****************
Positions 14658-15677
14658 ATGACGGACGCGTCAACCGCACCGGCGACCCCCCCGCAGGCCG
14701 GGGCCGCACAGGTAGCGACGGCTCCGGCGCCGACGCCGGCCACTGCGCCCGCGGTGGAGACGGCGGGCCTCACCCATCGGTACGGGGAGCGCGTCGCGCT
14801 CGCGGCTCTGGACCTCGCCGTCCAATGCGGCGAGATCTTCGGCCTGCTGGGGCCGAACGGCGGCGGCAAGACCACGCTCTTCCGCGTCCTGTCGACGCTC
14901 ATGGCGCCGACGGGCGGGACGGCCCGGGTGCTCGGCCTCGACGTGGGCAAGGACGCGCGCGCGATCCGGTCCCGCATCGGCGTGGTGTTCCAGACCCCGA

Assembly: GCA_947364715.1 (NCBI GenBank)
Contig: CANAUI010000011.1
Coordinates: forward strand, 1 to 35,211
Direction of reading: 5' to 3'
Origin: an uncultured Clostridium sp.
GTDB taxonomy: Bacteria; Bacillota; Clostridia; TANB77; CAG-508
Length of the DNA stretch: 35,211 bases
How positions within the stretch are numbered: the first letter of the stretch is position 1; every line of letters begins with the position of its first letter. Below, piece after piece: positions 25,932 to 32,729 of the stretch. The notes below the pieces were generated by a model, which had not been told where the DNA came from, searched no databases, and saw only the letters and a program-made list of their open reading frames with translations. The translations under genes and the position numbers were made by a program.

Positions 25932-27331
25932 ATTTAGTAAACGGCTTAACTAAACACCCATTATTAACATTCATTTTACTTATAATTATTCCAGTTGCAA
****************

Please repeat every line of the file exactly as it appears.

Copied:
Positions 14658-15677
14658 ATGACGGACGCGTCAACCGCACCGGCGACCCCCCCGCAGGCCG
14701 GGGCCGCACAGGTAGCGACGGCTCCGGCGCCGACGCCGGCCACTGCGCCCGCGGTGGAGACGGCGGGCCTCACCCATCGGTACGGGGAGCGCGTCGCGCT
14801 CGCGGCTCTGGACCTCGCCGTCCAATGCGGCGAGATCTTCGGCCTGCTGGGGCCGAACGGCGGCGGCAAGACCACGCTCTTCCGCGTCCTGTCGACGCTC
14901 ATGGCGCCGACGGGCGGGACGGCCCGGGTGCTCGGCCTCGACGTGGGCAAGGACGCGCGCGCGATCCGGTCCCGCATCGGCGTGGTGTTCCAGACCCCGA

Assembly: GCA_947364715.1 (NCBI GenBank)
Contig: CANAUI010000011.1
Coordinates: forward strand, 1 to 35,211
Direction of reading: 5' to 3'
Origin: an uncultured Clostridium sp.
GTDB taxonomy: Bacteria; Bacillota; Clostridia; TANB77; CAG-508
Length of the DNA stretch: 35,211 bases
How positions within the stretch are numbered: the first letter of the stretch is position 1; every line of letters begins with the position of its first letter. Below, piece after piece: positions 25,932 to 32,729 of the stretch. The notes below the pieces were generated by a model, which had not been told where the DNA came from, searched no databases, and saw only the letters and a program-made list of their open reading frames with translations. The translations under genes and the position numbers were made by a program.

Positions 25932-27331
25932 ATTTAGTAAACGGCTTAACTAAACACCCATTATTAACATTCATTTTACTTATAATTATTCCAGTTGCAA